Most helpful positive review
361 of 389 people found the following review helpful
Great book to remind you of what really matters in life
on February 8, 2000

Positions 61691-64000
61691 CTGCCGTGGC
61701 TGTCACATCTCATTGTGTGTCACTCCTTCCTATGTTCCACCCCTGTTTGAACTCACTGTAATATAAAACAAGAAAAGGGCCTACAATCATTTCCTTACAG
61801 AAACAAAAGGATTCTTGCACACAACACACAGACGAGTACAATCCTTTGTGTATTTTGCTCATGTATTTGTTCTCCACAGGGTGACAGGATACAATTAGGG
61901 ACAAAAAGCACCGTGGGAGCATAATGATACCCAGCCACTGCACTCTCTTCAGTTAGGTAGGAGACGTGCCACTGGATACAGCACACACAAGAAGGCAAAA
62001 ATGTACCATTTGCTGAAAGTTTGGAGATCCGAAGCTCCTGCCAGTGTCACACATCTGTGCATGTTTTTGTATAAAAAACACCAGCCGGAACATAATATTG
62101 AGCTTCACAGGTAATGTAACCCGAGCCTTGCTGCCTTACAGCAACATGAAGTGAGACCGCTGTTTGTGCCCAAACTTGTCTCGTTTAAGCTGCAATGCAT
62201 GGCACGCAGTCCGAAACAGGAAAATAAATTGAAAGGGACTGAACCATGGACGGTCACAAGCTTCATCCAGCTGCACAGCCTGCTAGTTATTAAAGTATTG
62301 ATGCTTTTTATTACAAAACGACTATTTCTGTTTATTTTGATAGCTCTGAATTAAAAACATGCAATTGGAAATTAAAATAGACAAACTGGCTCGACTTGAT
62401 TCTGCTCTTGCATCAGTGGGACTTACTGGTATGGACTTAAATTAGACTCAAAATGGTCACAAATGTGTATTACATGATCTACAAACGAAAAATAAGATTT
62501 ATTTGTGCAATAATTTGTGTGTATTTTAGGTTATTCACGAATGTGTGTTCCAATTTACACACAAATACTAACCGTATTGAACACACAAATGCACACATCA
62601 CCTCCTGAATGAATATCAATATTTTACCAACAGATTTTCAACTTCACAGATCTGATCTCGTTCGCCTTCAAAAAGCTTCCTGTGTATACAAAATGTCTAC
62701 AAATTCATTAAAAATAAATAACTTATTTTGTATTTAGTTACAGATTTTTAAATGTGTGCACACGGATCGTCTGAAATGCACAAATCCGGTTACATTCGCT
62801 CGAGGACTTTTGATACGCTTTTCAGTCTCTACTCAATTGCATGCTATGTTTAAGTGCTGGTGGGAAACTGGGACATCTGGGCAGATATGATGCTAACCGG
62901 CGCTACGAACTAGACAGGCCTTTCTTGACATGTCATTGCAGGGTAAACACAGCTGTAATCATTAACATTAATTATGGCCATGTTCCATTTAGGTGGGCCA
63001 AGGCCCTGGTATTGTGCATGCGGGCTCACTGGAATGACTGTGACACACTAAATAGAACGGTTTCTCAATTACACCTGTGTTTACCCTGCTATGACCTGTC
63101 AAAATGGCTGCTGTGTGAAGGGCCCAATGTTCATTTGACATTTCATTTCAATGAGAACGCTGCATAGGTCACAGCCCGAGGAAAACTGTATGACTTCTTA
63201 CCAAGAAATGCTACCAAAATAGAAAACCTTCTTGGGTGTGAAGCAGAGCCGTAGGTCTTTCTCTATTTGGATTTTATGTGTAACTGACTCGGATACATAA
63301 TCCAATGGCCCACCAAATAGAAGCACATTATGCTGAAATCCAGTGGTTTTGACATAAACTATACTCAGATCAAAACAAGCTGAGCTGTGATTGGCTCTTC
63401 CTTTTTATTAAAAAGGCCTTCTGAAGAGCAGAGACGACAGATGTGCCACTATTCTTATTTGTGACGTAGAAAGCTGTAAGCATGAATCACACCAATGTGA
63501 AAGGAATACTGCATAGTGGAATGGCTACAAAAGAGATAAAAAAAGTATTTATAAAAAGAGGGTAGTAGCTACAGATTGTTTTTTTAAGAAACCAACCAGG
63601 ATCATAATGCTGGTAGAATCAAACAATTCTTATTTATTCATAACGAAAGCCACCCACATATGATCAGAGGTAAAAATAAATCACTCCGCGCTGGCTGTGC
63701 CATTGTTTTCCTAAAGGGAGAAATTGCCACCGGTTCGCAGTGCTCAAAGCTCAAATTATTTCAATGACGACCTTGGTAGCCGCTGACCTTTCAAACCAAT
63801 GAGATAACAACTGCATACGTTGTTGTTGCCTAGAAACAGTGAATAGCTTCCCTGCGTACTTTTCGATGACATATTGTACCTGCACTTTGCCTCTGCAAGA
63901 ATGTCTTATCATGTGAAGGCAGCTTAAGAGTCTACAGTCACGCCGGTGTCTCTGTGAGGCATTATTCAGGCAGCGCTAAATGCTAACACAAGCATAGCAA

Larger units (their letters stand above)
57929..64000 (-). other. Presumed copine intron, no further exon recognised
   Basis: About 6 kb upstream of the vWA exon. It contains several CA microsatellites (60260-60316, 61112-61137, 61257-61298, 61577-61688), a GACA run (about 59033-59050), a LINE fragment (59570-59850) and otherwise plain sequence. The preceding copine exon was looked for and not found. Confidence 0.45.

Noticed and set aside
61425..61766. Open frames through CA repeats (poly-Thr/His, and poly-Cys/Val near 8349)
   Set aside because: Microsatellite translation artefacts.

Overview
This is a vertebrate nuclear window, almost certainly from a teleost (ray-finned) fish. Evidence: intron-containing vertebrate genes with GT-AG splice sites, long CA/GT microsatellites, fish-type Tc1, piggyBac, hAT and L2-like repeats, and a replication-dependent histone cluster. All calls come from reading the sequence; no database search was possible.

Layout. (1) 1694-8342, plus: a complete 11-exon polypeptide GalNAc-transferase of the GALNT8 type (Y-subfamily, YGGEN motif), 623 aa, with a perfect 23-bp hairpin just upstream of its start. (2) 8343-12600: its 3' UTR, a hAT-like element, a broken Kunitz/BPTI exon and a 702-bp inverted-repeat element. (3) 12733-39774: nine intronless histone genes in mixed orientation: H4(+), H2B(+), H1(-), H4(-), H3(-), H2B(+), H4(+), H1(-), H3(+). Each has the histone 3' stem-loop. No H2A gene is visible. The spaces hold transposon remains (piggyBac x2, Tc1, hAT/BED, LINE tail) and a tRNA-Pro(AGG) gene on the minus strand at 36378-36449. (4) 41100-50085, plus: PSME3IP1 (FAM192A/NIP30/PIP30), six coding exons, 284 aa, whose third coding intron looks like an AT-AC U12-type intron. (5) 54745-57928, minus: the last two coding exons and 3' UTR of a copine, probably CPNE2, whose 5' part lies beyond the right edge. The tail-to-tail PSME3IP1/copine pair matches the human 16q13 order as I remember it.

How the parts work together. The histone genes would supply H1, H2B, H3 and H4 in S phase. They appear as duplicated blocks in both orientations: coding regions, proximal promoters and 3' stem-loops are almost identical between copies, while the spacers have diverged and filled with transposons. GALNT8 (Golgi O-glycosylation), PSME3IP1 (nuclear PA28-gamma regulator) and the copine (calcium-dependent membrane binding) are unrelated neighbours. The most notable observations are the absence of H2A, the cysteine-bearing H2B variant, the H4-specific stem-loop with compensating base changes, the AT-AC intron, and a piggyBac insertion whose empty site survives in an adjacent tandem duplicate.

I read this book after hearing so many good things about it and the TV movie based on it. It's a very quick read - I finished it in two days, which is unheard of for me! The book is basically about Morrie Schwartz, a history professor at Brandeis University, who has been diagnosed with ALS (Lou Gehrig's Disease) and is dying. A former student, Mitch Albom, who had become a fairly well known sports writer, heard about his teacher from an interview with Ted Koppel on Nightline and decided to pay a visit. This visit soon turned into regular meetings - on Tuesdays - since at the time there was a strike at Albom's newspaper. Albom plots Morrie's declining health, which is quite depressing, but at the same time imparts Morrie's wisdom. One definitely can get a sense of what the important things in life are from someone who has little left, but Morrie is particularly eloquent and seems to carry an upbeat dignity to the end. Sometimes it takes the wisdom of a dying man to jog us enough to realize that human relationships and health are more important than all the gadgets, modern conveniences, pressures to get ahead professionally and monetarily combined. This is just the main point that Morrie starts "teaching" Albom and getting through to someone who, like many of us from time to time, have gotten obsessed with the real trivialities of life. The only complaint I have about this book is that it wasn't longer. I wanted to take more time and savor the wisdom and sweetness of this old man, but, like his illness's swiftness, reading the book seemed to go by all too quickly.